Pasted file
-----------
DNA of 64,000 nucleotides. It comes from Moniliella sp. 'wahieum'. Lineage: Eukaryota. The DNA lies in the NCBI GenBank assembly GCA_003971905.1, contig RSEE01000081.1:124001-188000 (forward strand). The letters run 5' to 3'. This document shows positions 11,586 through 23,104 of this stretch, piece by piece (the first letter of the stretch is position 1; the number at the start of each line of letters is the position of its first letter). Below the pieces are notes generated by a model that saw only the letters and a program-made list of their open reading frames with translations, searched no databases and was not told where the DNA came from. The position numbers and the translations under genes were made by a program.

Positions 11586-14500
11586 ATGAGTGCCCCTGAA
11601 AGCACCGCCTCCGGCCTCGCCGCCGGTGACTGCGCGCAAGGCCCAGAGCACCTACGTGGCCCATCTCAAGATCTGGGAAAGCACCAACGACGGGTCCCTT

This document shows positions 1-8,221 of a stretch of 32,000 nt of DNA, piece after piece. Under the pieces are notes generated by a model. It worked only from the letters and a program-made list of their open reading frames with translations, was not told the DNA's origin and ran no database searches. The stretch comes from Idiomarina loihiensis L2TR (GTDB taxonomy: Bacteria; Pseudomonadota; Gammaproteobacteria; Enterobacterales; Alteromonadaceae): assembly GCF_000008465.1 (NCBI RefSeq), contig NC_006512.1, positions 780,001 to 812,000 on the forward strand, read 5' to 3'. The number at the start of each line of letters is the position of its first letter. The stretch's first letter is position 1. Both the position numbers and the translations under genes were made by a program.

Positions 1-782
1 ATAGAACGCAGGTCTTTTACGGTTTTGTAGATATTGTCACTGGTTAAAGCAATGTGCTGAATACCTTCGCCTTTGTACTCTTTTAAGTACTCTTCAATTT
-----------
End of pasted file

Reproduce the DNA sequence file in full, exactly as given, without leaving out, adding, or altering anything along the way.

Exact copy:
DNA of 64,000 nucleotides. It comes from Moniliella sp. 'wahieum'. Lineage: Eukaryota. The DNA lies in the NCBI GenBank assembly GCA_003971905.1, contig RSEE01000081.1:124001-188000 (forward strand). The letters run 5' to 3'. This document shows positions 11,586 through 23,104 of this stretch, piece by piece (the first letter of the stretch is position 1; the number at the start of each line of letters is the position of its first letter). Below the pieces are notes generated by a model that saw only the letters and a program-made list of their open reading frames with translations, searched no databases and was not told where the DNA came from. The position numbers and the translations under genes were made by a program.

Positions 11586-14500
11586 ATGAGTGCCCCTGAA
11601 AGCACCGCCTCCGGCCTCGCCGCCGGTGACTGCGCGCAAGGCCCAGAGCACCTACGTGGCCCATCTCAAGATCTGGGAAAGCACCAACGACGGGTCCCTT

This document shows positions 1-8,221 of a stretch of 32,000 nt of DNA, piece after piece. Under the pieces are notes generated by a model. It worked only from the letters and a program-made list of their open reading frames with translations, was not told the DNA's origin and ran no database searches. The stretch comes from Idiomarina loihiensis L2TR (GTDB taxonomy: Bacteria; Pseudomonadota; Gammaproteobacteria; Enterobacterales; Alteromonadaceae): assembly GCF_000008465.1 (NCBI RefSeq), contig NC_006512.1, positions 780,001 to 812,000 on the forward strand, read 5' to 3'. The number at the start of each line of letters is the position of its first letter. The stretch's first letter is position 1. Both the position numbers and the translations under genes were made by a program.

Positions 1-782
1 ATAGAACGCAGGTCTTTTACGGTTTTGTAGATATTGTCACTGGTTAAAGCAATGTGCTGAATACCTTCGCCTTTGTACTCTTTTAAGTACTCTTCAATTT